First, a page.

I knit. And I cook, write, take pictures. All for one low price.

Friday, May 16, 2008

this is where it gets complicated

Friday is here, and I am getting all nervous because I want to put up another post before the weekend. So when you all sit and sip your Saturday morning coffee going through the blogs (isn't that standard procedure?), knitting in hand, there's actually something new to read here.

You know me. I am a serious gal, usually struggling to see the humorous side of things. Growing up Lutheran and German, a sense of humor is not something I have in heaps. Consequently, when things pile up on my psyche, I am not one to laugh it off. I sit and mull, I get fatigued, I am sensitive to the most mundane disappointments. (Like when that very talented girl Sayesha Mercado got kicked off American Idol this week. Lump in my throat.) (Or like when John Edwards decided to side with Obama. Siding with a woman candidate was not the most comfortable thing to do, evidently. Boys will be boys, they stick together, taking just enough time out to give the woman a nice little pat on the back. Just before they point out that the glass ceiling really is still there, and she better go home now.)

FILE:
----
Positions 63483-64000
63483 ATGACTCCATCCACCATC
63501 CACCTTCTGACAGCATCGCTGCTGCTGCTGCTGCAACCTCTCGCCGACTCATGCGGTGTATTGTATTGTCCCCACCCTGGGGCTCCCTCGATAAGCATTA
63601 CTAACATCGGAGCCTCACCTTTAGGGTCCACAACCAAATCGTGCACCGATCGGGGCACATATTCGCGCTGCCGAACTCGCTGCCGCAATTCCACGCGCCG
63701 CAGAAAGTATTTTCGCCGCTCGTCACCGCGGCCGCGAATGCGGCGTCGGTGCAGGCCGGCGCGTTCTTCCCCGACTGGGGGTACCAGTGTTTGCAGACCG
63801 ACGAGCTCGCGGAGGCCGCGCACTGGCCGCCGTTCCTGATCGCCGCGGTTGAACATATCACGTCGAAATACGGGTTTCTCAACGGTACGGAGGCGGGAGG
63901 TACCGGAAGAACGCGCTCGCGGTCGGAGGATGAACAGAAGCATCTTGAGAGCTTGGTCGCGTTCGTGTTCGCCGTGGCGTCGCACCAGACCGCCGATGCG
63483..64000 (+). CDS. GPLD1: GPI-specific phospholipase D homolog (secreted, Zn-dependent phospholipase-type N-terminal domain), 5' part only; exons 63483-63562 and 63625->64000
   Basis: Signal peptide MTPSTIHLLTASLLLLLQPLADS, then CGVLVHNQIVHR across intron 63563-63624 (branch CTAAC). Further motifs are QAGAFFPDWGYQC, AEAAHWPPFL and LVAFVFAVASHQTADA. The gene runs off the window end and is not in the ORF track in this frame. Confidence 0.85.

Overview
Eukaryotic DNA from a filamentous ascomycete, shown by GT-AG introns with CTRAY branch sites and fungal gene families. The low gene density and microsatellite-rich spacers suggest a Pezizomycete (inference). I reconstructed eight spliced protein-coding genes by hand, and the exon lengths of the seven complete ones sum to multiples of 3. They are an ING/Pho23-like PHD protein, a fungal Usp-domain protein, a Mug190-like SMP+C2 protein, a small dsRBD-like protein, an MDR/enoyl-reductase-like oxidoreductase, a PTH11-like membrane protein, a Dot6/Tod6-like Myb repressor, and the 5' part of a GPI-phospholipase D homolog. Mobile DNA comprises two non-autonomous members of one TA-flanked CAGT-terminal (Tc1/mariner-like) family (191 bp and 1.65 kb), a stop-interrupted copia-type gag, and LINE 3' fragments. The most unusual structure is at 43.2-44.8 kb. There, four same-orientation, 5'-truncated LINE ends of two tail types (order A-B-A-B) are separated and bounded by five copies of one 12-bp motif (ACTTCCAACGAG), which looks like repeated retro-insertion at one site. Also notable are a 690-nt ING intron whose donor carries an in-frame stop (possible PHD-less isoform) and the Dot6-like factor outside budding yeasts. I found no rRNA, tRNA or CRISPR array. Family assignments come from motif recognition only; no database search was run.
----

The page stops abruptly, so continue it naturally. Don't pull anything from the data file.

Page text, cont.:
Pair those news with the rising death toll in China after the earthquake. That has the tears rolling down my cheeks as I drive my kids to school in the morning. If anyone hears about an organization that will send knitted blankets and other items over there, be sure to let me know. I'm a mom and a knitter. My first instinct is to make a blanket.

The Myanmar cyclone catastrophe has me seriously wishing for the first time in my life that the people who are not letting aid in, would please be sent straight to hell. Enough said.

I am trying my darndest to do some knitting, even some designing again, but my energy is going elsewhere. Last week, I was hit by a full scale flashback memory to an emotionally abusive relationship I was in when I was young. A panic attack was narrowly averted. I have a good therapist and an even better husband. I am OK today, but it did take me a few days to get over it. (I had heard about a young woman at work who was moving out from her boyfriend's with her baby. To get away from him who does not treat her well. I gave them some dishes. And I just this morning decided to make that little one a blanket for his crib. I don't know what non-knitters do.)

On Wednesday, Crafty Girl and I had an appoinment with the pediatric gastroenterologist. While my daughter is tall, she is too skinny, not gaining enough, and some foods bother her stomach. There is a high incidence of Celiac disease in my family. Crafty Girl will have an endoscopy and get tested for a variety of things. I'll let you know when the appointment is.
We are hunting for a shrug pattern for her; she would like a little cover-up for her graduation dress. If you know of any good patterns that accomodate Rowan's all season cotton, 4.5 sts/in, and a tall eleven year-old, pop me a line.

Does that wrap it up? Not quite. I have to leave you with a silver lining kind of item.

I just this minute (and I am not making this up) received a phone call from a woman who is a handdyer and is represented by a yarn rep. They both want to meet with me. They want me to come up with designs for the yarn. I meet with them next Tuesday.